From a business perspective, this makes complete sense. From a technical side, this is a sheer abomination of compromise – all for the pursuit of riches. Perhaps I am too much of a purist, but I come from an era where pride in workmanship was a cherished ideal. It is sad to see that more software companies have adopted this marketing model as one of success – success measured purely in dollars and cents, rather than quality and commitment, and the satisfaction of producing the best product available.
    Fortunately, Laridian has continued support of the Palm platform and I hope they never abandon it. The quality of their offerings in this environment is clear. I can’t speak for their products “running with the world” of Microsoft based platforms.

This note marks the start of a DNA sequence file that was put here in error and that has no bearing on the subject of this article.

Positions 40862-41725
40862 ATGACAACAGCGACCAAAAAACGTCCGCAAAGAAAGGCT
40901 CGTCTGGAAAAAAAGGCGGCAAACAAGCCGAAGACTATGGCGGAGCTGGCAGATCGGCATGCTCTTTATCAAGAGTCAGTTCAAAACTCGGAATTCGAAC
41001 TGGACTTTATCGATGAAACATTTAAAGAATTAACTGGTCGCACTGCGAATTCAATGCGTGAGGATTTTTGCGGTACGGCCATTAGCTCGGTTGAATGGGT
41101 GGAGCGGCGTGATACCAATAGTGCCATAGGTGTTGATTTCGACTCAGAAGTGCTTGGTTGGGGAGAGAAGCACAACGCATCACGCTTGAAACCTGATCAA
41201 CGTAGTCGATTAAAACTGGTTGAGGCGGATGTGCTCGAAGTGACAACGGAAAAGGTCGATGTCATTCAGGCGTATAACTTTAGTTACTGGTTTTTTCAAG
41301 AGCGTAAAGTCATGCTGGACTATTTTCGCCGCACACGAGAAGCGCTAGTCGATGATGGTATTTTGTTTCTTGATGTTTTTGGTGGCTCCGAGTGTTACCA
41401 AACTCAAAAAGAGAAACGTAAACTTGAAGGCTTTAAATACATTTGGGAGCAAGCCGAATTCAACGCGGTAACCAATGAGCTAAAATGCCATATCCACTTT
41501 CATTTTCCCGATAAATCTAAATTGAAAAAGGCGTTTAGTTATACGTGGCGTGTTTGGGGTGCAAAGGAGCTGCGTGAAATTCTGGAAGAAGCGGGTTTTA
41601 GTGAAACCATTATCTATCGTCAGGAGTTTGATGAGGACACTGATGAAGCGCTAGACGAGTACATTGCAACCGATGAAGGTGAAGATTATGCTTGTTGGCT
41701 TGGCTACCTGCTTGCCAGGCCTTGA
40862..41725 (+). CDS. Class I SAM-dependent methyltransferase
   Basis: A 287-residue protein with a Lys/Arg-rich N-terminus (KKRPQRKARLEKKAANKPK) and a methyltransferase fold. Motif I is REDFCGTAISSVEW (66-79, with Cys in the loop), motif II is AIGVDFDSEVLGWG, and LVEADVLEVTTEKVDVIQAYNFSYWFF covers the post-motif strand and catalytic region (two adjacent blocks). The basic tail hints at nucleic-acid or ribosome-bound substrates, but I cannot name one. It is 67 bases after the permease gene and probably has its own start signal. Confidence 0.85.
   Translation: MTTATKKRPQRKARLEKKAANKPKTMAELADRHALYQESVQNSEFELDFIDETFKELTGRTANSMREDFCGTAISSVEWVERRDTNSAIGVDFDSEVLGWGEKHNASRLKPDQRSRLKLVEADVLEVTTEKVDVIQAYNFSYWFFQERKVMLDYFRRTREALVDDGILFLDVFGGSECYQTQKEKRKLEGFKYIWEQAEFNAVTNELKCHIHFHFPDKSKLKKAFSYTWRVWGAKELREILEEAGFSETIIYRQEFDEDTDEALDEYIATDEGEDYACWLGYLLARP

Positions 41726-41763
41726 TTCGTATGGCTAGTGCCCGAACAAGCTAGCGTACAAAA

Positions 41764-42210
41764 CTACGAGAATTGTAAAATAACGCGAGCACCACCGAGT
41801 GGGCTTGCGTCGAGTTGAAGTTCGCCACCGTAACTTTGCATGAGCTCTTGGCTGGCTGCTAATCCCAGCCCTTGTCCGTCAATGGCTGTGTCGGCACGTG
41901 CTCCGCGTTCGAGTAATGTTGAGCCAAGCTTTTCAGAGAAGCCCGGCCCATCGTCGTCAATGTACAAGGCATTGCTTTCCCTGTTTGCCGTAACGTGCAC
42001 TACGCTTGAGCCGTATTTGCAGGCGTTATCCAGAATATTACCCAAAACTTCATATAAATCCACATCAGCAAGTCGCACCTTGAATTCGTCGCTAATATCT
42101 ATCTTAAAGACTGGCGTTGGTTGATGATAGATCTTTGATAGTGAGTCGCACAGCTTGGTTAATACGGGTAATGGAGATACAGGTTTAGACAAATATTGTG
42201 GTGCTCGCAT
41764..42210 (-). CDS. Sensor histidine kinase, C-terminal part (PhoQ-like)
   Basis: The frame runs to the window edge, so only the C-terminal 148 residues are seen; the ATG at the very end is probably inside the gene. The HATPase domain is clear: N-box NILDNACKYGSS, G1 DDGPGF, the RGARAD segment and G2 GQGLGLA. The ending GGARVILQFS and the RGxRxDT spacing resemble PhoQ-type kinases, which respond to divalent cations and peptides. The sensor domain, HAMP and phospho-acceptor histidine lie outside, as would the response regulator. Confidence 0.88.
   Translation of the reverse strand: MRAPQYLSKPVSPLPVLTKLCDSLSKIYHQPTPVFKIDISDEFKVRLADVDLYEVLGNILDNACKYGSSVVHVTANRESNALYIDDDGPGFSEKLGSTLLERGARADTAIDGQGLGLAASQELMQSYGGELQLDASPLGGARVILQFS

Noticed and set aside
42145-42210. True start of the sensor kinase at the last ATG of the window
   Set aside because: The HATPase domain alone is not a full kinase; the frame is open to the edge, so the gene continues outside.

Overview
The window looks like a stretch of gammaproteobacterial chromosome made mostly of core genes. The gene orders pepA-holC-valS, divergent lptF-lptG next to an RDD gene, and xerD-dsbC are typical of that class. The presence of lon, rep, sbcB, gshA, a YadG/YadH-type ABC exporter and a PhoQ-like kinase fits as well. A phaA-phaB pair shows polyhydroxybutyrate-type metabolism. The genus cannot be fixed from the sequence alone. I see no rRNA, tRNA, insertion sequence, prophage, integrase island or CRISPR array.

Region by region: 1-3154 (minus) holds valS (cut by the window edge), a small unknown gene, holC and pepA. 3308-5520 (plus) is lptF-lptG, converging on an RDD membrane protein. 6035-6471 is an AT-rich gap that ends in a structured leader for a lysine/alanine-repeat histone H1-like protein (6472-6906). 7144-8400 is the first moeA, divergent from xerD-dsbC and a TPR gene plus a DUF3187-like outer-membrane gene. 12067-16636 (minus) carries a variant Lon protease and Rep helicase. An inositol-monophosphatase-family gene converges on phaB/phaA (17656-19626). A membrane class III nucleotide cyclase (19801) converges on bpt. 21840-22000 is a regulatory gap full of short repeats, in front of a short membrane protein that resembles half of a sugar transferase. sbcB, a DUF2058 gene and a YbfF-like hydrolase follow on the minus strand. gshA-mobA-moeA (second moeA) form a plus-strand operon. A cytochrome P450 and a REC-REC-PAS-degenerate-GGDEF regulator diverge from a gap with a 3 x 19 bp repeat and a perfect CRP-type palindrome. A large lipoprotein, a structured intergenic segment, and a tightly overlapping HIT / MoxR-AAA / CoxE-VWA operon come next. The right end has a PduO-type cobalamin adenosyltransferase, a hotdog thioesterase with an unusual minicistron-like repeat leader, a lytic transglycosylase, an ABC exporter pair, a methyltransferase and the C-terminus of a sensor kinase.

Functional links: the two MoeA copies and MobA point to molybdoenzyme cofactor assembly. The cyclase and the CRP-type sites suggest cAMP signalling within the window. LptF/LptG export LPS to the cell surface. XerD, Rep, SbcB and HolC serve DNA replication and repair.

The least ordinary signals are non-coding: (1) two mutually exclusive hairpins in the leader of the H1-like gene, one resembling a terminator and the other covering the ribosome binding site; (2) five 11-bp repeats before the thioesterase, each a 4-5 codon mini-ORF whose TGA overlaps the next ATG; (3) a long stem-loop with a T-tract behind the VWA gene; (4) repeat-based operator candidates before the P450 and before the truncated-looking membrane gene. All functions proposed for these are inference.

7. Ron, it sounds like we have a similar background. I worked with CP/M 1.4 in an RTOS environment around 1979 and have used Microsoft tools since they were invented.

    PDAs don’t really need the real-time responsiveness of an RTOS. It’s important in certain types of applications to which you might want to apply Windows CE, but not for PIM apps running on a PDA. A port of the desktop Windows environment to these devices actually has a lot of advantages.